Jump to content

Cofga

Horn and whistle signals

Recommended Posts

Here in the US railroads nationwide have long used a well defined set of whistle and/or horn signals. For example 2 long indicated a train or loco was about to move forward and 3 short meant a reverse move, etc. I have been looking for a similar set of signals for UPK steam whistles and early diesel locos for the low and hi horns but can’t seem to find much. Videos provide evidence of the guard whistle being blown when the train was ready to leave and that was followed by a single whistle blast from the engineer, but other than that I am mystified.  Since all my steam locos and my GWR Flying Banana have DCC sound I’d like to use them prototypically. Thanks for any guidelines—Larry

Share this post


Link to post
Share on other sites

Whistle codes (for LMS lines) are given in the Sectional Appendix, not sure for GWR lines.

Share this post


Link to post
Share on other sites

One I do remember from teenage years, when our local 'short line' was dieselised (1965 or thereabouts) was a continuous tone on the horn of one of our EE Type 3s, indicating that the loaded coal train had  overpowered the brakes on the locomotive, and was now a runaway. Coal trains of the time did not generally have continuous brakes, and relied on the loco brakes, and those on the guard's van (caboose) at the rear.  It was a very haunting sound.

Otherwise, UK main line trains sounded their whistles/horns at locations indicated by a 'SW' (sound whistle) or 'Whistle' sign at the trackside, or where people had been seen on, or near, the tracks (UK railways were routinely fenced from the beginning)

The only places I've heard of 'codes' being used are places like docks, where there could be many train movements, so drivers used the whistle (and later, horn) to advise the signaller where they were, and whether they needed a route setting.

Share this post


Link to post
Share on other sites

There's quite a few in the old ScR Sectional Appendices (1960/70s) primarily for use at & on approach to junctions, diverging lines etc, to let the signalman know which route you wanted.

Don't know if they're still relevant with today's signalling.

 

Edited by keefer

Share this post


Link to post
Share on other sites
33 minutes ago, Cofga said:

Here in the US railroads nationwide have long used a well defined set of whistle and/or horn signals. For example 2 long indicated a train or loco was about to move forward and 3 short meant a reverse move, etc. I have been looking for a similar set of signals for UPK steam whistles and early diesel locos for the low and hi horns but can’t seem to find much. Videos provide evidence of the guard whistle being blown when the train was ready to leave and that was followed by a single whistle blast from the engineer, but other than that I am mystified.  Since all my steam locos and my GWR Flying Banana have DCC sound I’d like to use them prototypically. Thanks for any guidelines—Larry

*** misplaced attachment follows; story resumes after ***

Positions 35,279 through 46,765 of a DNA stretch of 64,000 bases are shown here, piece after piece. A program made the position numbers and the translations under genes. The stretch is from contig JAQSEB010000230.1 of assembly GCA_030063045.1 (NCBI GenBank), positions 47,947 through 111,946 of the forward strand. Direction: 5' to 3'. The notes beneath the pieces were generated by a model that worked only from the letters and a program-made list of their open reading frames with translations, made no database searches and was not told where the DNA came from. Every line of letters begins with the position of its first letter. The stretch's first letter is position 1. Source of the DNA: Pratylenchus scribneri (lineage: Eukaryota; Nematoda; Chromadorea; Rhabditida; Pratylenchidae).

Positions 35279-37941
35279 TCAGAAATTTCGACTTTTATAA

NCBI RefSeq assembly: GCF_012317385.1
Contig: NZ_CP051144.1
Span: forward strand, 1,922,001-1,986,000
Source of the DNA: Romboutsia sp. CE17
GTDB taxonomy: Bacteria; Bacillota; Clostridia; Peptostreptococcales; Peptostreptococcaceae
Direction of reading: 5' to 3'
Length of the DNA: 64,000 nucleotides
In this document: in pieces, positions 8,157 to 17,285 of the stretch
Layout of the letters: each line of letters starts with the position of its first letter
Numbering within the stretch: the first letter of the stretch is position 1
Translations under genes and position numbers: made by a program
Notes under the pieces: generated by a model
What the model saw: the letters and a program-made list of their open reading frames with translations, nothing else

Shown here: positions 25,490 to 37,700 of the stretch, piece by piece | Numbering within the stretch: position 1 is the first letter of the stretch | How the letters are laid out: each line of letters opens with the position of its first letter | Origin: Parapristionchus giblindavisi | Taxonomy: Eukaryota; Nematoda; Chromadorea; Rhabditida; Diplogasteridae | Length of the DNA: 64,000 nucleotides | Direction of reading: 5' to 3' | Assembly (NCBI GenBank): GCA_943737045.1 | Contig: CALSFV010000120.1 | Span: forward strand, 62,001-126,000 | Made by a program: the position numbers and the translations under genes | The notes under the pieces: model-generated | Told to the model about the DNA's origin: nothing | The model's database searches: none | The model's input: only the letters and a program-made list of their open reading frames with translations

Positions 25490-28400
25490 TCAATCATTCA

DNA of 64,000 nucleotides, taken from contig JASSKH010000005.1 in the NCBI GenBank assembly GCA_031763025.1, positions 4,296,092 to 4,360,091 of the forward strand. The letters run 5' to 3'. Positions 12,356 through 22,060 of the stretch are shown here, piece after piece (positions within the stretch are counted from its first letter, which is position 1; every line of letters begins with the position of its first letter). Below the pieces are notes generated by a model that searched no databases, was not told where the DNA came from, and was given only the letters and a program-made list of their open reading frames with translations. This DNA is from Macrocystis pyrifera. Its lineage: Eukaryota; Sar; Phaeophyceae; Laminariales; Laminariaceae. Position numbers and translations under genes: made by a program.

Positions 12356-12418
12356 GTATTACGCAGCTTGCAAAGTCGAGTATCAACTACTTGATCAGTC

Two lots in Britain (in the old days) -

1.  A number of standard/regular situation whistle signals were included in he Rule Book and basically applied nationally although there were no dobt a few CompanyRegional Variations which were included in Company/Regional documentation. At one time some of these were published in working timetables

2.  A considerable variety of local codes were published in the relevant Sectional Appendix.  For example the 1950 edition of the WR's Cardiff Valleys Appendix lists 14 (fourteen) pages of local whistle codes.

Share this post


Link to post
Share on other sites
1 hour ago, The Stationmaster said:

Two lots in Britain (in the old days) -

1.  A number of standard/regular situation whistle signals were included in he Rule Book and basically applied nationally although there were no dobt a few CompanyRegional Variations which were included in Company/Regional documentation. At one time some of these were published in working timetables

2.  A considerable variety of local codes were published in the relevant Sectional Appendix.  For example the 1950 edition of the WR's Cardiff Valleys Appendix lists 14 (fourteen) pages of local whistle codes.

 

I seem to recall  (Argo Records - Shap)  it was 4 Crows on the Whistle if the train required a Banker on Shap for instance.

  • Like 2

Share this post


Link to post
Share on other sites

I've just bought a book of NBR whistle codes from the NBR Study Group, which contains a mere 83 pages of codes, and 43 different ones at just one location!

Share this post


Link to post
Share on other sites
58 minutes ago, Wickham Green said:

Crikey - the bobby obviously needed good hearing as well as eyesight !

But even more so Drivers needed a very good memory!

  • Agree 1

Share this post


Link to post
Share on other sites
13 hours ago, Nick Holliday said:

I've just bought a book of NBR whistle codes from the NBR Study Group, which contains a mere 83 pages of codes, and 43 different ones at just one location!

The impracticality of expecting the most ordinary of people to remember huge amounts of tedious detail has always struck me as the basic weakness in railway safety, in contrast to the rigorous mechanical safety provided in signal interlocking etc. 

 

I equate it to the 14 pages of safety instructions provided at the front of the handbook of today's most basic household appliance. If you get it wrong, it won't be "our" fault. 

  • Agree 3